SpringChurchBB

Located just a few miles from the North Carolina boarder, right off Interstate 95, Spring Church Bed & Breakfast is a veteran owned business and welcomes guests enjoy their Southern style and hospitality. Local residents are encouraged to explore Spring Church’s Atrium, Living Room, Dining Room, Great Room and Kitchen for Retreats, Birthdays, Recitals, Catered Brunch, Luncheons, Dinners, Small Weddings or Business Parties.

SpringChurchSign

Occoneechee State Park

Saturday, April 30th, 2011

Occoneechee State Park is located just outside of Clarksville, in Southern Virginia. It’s a wonderful area, and one that is frequently visited by guests of Clarksville VA Bed and Breakfasts.

OC Buggs Island Lake

Buggs Island Lake, near Clarksville VA Bed and Breakfasts.

What can one do in Occoneechee State Park?

  • Hike nearly 20 miles along the shores of the lake and through forests.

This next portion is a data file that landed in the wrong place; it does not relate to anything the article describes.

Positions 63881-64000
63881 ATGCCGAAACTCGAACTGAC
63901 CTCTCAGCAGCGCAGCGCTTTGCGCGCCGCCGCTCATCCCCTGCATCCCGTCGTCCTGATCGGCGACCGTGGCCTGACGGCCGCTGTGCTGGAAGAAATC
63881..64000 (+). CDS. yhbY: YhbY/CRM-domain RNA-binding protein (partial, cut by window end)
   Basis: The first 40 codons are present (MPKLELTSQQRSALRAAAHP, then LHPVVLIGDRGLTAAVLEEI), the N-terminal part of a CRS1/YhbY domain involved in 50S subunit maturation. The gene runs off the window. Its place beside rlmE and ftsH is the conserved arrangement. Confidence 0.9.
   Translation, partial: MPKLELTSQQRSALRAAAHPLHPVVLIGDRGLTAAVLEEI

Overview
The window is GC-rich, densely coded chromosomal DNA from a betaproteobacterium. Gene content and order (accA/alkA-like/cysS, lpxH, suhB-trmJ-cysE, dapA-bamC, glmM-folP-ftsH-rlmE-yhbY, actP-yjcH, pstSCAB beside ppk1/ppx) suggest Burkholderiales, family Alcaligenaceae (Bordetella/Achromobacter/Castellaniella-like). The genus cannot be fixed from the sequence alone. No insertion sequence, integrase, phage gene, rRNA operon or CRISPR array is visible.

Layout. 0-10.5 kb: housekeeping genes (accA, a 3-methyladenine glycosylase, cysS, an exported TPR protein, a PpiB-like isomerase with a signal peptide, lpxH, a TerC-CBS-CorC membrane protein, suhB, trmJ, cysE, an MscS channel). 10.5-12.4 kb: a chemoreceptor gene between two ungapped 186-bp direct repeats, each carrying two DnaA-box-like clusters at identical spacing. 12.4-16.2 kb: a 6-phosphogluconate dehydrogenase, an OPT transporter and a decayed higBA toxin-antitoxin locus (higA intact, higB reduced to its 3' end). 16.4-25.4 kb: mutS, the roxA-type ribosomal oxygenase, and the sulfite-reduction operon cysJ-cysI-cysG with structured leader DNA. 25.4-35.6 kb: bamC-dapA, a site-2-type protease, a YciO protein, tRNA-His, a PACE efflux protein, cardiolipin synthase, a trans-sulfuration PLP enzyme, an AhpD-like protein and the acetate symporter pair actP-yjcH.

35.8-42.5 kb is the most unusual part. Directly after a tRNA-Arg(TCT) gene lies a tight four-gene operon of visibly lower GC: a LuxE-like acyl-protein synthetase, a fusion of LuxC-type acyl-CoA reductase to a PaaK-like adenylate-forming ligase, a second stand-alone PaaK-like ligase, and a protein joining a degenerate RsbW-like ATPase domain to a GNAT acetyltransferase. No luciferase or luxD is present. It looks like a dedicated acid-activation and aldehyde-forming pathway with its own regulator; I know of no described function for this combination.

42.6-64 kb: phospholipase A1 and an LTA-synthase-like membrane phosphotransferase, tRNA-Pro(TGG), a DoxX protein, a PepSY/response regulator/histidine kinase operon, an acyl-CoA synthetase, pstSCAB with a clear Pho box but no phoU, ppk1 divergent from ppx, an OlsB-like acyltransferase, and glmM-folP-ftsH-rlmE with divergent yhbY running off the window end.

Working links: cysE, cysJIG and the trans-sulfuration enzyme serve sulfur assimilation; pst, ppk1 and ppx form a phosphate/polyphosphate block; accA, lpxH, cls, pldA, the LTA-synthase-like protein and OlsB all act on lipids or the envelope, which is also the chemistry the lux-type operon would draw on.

• Go Horseback riding.
  • Bike on trails and roads.
  • Fish.
  • Boat

In addition to these outdoor activities, guests of Clarksville VA Bed and Breakfasts may find it interesting to learn about the history of Occoneechi Indians, who lived on a nearby island until 1676, and the Occoneechee Plantation, built in 1839.

Clarksville VA Bed and Breakfasts are about an hour north of Durham and Chapel Hill, North Carolina. They are a wonderful destination for a weekend getaway. Lodge in comfort and style while taking advantage of a wonderful resource: Occoneechee State Park.

The Amish of Southern Virginia

Wednesday, March 9th, 2011